C, except that all blocks must be bracketed.

if (x 1) print "ONE\n" elsif (x
2) print "TWO\n" else print
"OTHER\n"
65
Loop Control
  • The last command is like the break statement in C
    .
  • The next command is like the continue statement
    in C.
  • Any block can be given a label (by convention, in
    uppercase) which identifies the loop.

WID foreach this (_at_ary1) JET foreach
that (_at_ary2) if (this gt that)
this that
66
Basic I/O
a ltSTDINgt read the next line _at_a ltSTDINgt
all remaining lines as a list, until
ctrl-D while (lineltSTDINgt)
chomp(line) other operations with line
here
67
Perl File Processing
  • open(FILE_HANDLE, "ltfile_name")
  • Open a file for reading
  • my _at_array ltFILE_HANDLEgt
  • Assign file contents to an array
  • 1st line array0, 2nd line array1, etc.
  • open(APPLE, "gtbanana")
  • Open file for writing
  • print APPLE _at_array
  • Write contents of array to a file
  • close(APPLE)
  • Close file

68
Perl - open
  • open FILEHANDLE, EXPR
  • open FILEHANDLE
  • !/usr/local/bin/perl
  • file '/proc/cpuinfo' Name the file
  • open(INFO, file) Open the file
  • _at_lines ltINFOgt Read it into an array
  • close(INFO) Close the file
  • print _at_lines Print the array

69
The Implicit Variable
When a line is read, it is stored in the special
variable _. This is a program to print all lines
from a file.
open(FILE1,ARGV0) while(ltFILE1gt) print
_ close(FILE1)
  • To read from stdin, we do not need to call open

while(ltSTDINgt) print _
70
Perl - readline
  • readline EXPR
  • Reads from the filehandle contained in EXPR.
  • line ltSTDINgt line readline(STDIN)
    same thing

71
File Test Operators
-e "/usr/bin/perl" or warn "Perl is improperly
installed\n" -f "/vmunix" and print "Congrats,
we seem to be running BSD Unix\n"
72
Regular Expressions
while (line ltFILEgt) if(line /http/)
match operator // pattern binding
operator print line prints all
lines from FILE that include substring http
The pattern binding operator looks for a match
of the regular expression on the right of the
operator (/…/) in the string to the left of the
operator (..).
73
Regular Expressions
  • \s matches a space or tab
  • matches the start of a string
  • matches the end of a string
  • a matches the letter a
  • a matches 1 or more a's
  • a matches 0 or more a's
  • (ab) matches 1 or more ab's
  • abc matches a character that is not a or b or
    c
  • a-z matches any lower case letter
  • . matches any character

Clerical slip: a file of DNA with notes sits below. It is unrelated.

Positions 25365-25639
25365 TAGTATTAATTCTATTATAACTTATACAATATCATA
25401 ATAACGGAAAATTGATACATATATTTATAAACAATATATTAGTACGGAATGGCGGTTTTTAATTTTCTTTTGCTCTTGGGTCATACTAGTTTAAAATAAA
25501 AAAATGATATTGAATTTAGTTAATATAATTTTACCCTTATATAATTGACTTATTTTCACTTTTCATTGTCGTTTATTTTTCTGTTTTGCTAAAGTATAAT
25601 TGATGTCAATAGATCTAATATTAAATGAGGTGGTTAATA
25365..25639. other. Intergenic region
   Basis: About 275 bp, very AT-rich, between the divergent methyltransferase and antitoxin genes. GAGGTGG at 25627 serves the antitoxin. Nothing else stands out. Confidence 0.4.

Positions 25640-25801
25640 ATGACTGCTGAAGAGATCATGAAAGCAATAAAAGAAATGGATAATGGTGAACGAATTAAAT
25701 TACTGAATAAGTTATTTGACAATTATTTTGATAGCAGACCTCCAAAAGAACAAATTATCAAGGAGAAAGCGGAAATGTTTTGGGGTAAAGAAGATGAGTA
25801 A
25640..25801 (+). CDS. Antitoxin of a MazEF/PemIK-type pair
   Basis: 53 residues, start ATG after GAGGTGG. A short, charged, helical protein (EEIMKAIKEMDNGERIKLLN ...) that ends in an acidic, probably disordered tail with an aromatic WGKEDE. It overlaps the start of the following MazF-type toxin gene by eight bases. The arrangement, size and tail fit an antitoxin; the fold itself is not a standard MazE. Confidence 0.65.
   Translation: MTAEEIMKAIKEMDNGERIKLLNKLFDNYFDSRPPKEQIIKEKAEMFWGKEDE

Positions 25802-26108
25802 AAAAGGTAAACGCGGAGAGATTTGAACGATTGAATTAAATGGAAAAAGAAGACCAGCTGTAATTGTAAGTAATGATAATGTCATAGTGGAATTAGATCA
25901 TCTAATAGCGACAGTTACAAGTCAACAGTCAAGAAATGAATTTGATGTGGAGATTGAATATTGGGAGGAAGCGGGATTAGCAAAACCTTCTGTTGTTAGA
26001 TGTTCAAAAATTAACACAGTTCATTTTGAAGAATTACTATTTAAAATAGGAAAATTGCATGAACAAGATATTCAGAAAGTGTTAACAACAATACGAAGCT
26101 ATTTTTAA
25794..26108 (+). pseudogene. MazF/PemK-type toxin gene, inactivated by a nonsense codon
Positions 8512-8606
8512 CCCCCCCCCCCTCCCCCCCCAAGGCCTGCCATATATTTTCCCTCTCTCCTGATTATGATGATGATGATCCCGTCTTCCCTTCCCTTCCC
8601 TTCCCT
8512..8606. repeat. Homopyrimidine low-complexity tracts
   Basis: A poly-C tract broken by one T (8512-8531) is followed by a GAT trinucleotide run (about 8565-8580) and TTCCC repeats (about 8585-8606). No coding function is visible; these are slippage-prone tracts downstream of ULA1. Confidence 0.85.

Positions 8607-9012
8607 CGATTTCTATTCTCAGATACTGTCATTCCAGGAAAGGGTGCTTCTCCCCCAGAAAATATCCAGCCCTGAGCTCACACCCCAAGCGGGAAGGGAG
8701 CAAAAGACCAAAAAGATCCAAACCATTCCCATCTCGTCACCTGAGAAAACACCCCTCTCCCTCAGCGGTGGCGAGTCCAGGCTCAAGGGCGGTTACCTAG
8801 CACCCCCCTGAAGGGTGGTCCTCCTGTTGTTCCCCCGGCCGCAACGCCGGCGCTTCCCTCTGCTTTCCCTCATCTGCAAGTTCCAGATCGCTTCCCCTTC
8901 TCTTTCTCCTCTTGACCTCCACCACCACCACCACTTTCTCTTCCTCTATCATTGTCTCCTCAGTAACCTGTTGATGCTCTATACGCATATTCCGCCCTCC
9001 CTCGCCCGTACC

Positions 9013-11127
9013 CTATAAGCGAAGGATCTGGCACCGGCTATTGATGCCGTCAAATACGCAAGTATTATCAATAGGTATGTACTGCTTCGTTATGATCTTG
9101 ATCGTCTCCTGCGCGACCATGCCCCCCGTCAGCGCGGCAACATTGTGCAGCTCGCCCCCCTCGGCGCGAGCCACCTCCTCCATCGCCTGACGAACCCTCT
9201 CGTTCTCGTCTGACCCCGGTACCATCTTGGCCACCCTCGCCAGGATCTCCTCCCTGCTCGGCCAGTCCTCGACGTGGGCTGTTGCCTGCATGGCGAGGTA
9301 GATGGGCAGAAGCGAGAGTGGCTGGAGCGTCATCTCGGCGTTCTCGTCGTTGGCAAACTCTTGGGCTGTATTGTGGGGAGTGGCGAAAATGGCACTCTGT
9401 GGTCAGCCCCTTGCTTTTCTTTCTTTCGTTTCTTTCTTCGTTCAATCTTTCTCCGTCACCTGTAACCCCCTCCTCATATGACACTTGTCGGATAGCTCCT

74
Regular Expressions
  • To test whether a string in x contains the
    string "abc", we can use
  • if (x /abc/) . . .
  • To test whether a string begins with "abc",
  • if (x /abc/) . . .
  • To test whether a string begins with a capital
    letter if (x /A-Z/) . . .
  • To test whether a string does not begin with a
    lower case letter if (x /a-z/) . . .
  • In the above example, the first matches the
    beginning of the string, while the within the
    square brackets means "not".

75
Regular Expressions
  • We can change strings using a command of the
    form s/FROM/TO/options where FROM is the
    matching regular expression and TO is what to
    change this to. options can either be blank (for
    the first match) or it can be g, meaning do it
    globally.
  • To change all a's to b's in the string in
    variable x x s/a/b/g
  • To change the first a to b x s/a/b/
  • To change all strings of consecutive a's into one
    a x s/a/a/g
  • To remove all strings of consecutive a's x
    s/a//g
  • To remove blanks from the start of a string x
    s/\s//g

76
The System Command
  • Runs another program from within a Perl script.
  • For example
  • system("mlpl lt 1.in gt!1.out")
  • system("make -f makefile.type mat_calc")
  • system(mat_calc command")

77
Reading the output of other programs
  • For example
  • my _at_size
  • split(/\s/,wc allocate_free.c)
  • The array _at_size will store
  • the number of lines (size0),
  • words (size1)
  • chars (size2)
  • existing in the file allocate_free.c.

78
Input/Output Files
  • Practicing the file types

79
Binary and Text Files
  • File can be opened and processed as either text
    file or binary file
  • Text files
  • contain printable characters and control
    characters
  • organized into lines
  • system may convert or remove some input
    characters
  • system may insert or convert some output
    characters
  • Binary files
  • contain a series of characters
  • no characters translated on input or output
  • used for files with binary or unprintable
    characters

80
fopen
  • FILE fopen (const char filename,